American Credit Foundation Suggests Tips for Teaching Children the Importance of Money

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The holiday season is a good opportunity to make children aware of spending and responsibility.

Though parents face their children’s seemingly insatiable desires to spend on a daily basis, Christmas commercialization adds a unique twist to their barrage of purchase requests. The American Credit Foundation suggests utilizing the spending habits and issues of the holidays to give children a deeper understanding of where money really comes from. Reducing greed, instilling awareness and teaching good work habits in children will go a long way to creating financially successful adults.

According to Mike Peterson of the American Credit Foundation, there are seven ways to positively teach children about money.

*Start Early: The best way to start is when they’re young. As soon as they’re ready, teach them about coins, dollar bills, and their increments. Explain what “work” is, why you need money, what you do for your employer and how the work structure operates. Showing them the importance of money will help them to understand why they can’t have everything they see.

*Turn the Water Off: Counter the concept of money and spending with the idea of waste. Using the simple illustrations related to utility bills, compare electricity and water waste to unnecessary bills and spending. Explain how these wasted resources could be utilized for needed expenditures or uses. These simple and visible examples will help children easily understand that money is allocated for specific expense, not endless want.

*Differentiate Between “Want” and “Need”: Teaching children the difference between want and need is an important step in helping them decide what to do with their money. Begin by exploring what the children already have, whether their existing items can be repaired or revamped, how often they use specific items and what they truly need in comparison.

*Make Saving Fun: Using a common piggy bank, allow children to put coins into the bank after certain agreed-upon chores are completed. When the bank is full, work with the child to wrap the money into rolls and then take them to the bank. Setting aside some of the money for saving and some for spending, sign up for an ATM card and allow the child to make withdrawals from their own account.

*Give Them Purchasing Power: Take your child to the store with you and help them to understand prices and sales. This would work well with a list of gift items for family and friends. While establishing a budget with the goal of staying within that amount, allow them to decide which items are the wisest to purchase. Give the child a calculator and allow them to keep track of how much is spent. If for some reason it is necessary to override their decision, make sure they understand why. This will both broaden their sense of responsibility and improve their analytical skills.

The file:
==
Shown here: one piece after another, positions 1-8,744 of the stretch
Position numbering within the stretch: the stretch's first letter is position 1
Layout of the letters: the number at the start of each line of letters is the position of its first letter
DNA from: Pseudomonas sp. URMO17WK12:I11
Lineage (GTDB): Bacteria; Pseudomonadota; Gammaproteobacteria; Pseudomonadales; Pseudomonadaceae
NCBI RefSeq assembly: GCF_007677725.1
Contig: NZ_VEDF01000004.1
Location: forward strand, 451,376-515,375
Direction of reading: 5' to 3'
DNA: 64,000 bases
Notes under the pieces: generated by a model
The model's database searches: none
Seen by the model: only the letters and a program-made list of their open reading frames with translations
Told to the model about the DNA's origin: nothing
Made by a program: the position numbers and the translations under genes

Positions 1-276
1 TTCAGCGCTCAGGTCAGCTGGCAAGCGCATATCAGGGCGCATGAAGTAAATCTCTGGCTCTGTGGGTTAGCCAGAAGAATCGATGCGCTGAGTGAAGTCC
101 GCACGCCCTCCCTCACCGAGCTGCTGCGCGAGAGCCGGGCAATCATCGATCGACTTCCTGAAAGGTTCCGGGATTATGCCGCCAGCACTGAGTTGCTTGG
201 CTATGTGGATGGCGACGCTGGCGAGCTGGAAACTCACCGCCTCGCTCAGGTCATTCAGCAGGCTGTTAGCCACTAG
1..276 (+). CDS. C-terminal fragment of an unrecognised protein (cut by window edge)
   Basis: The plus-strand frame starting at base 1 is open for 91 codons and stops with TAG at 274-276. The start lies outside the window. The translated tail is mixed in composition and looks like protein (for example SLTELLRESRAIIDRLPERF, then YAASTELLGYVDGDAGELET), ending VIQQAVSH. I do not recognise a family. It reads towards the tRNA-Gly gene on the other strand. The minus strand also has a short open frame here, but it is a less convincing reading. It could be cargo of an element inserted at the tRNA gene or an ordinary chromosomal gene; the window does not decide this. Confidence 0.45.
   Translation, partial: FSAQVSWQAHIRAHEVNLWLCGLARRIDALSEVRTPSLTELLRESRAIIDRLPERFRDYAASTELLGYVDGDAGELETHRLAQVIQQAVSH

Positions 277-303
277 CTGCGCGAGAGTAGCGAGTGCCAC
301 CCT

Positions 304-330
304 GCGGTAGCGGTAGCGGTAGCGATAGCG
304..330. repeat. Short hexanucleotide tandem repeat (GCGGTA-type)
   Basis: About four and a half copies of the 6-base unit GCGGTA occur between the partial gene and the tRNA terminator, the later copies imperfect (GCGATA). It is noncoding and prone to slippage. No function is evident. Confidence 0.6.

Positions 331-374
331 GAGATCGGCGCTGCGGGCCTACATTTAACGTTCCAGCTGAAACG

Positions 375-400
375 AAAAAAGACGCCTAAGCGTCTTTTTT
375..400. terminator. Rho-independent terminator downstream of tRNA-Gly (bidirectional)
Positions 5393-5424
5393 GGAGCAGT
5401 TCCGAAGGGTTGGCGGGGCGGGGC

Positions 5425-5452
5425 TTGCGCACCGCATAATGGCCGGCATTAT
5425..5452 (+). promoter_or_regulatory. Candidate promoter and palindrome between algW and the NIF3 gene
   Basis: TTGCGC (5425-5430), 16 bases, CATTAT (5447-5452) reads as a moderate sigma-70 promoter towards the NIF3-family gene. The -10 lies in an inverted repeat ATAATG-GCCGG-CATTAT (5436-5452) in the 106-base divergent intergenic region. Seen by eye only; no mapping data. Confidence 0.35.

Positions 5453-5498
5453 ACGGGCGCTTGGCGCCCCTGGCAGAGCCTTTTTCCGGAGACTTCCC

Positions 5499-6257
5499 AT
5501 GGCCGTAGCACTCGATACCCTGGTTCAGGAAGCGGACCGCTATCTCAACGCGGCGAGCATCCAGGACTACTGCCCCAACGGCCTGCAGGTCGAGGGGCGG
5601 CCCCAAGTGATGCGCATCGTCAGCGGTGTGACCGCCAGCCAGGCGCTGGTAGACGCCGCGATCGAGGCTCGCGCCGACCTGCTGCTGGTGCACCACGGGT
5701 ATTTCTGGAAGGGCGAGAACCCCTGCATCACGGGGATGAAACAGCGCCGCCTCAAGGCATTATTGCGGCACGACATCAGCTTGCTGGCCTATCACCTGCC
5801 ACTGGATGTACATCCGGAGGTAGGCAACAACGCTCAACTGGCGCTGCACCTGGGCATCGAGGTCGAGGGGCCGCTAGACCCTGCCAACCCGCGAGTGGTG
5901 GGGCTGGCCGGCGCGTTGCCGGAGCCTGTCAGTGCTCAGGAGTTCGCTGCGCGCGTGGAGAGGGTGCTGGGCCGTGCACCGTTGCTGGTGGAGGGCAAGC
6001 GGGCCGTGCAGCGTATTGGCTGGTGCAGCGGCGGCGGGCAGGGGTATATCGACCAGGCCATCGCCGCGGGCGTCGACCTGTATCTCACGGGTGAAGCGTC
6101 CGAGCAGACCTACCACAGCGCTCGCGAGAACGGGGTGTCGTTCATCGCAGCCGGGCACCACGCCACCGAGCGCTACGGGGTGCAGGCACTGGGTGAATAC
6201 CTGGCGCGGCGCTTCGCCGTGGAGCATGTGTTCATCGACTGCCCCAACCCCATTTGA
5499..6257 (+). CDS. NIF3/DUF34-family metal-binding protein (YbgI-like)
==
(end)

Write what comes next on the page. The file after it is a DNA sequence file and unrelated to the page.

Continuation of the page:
*Teach Them Personal Responsibility: The simple concept of teaching a child how to care for and take responsibility for their personal possessions helps them to understand value. Value is crucial in appreciating worth. Once a child really appreciates worth, the concept of money will fall into place.

*Let Them Work: Let children earn money in small ways around the house, rather than just giving them a weekly allowance. From cleaning up their room to mowing the lawn, jobs are essential in teaching children that money will never grow on trees. Pay a fair wage and don’t overcompensate, but make sure the child has enough incentive to want to work, much like an adult.

Teaching children from an early age about money can save you and them a lot of trouble in their later years. Remember that children, as adults, most appreciate those things that they’ve worked hard to get. You aren’t doing your children any favors by buying them everything they want. A little financial instruction can go a long way to helping your children become financially responsible adults.

About American Credit Foundation

Mike Peterson is the Vice President and a Credit Counselor with American Credit Foundation. Since 1999, American Credit Foundation has assisted thousands of individuals and families with their financial situations by providing seminars, education, confidential counseling services, and, when applicable, by establishing debt management repayment plans. The Foundations credit counselors are certified through the National Institute for Financial Counseling Education. is the official website of the American Credit Foundation and contains a number of free consumer resources. For more information, please visit

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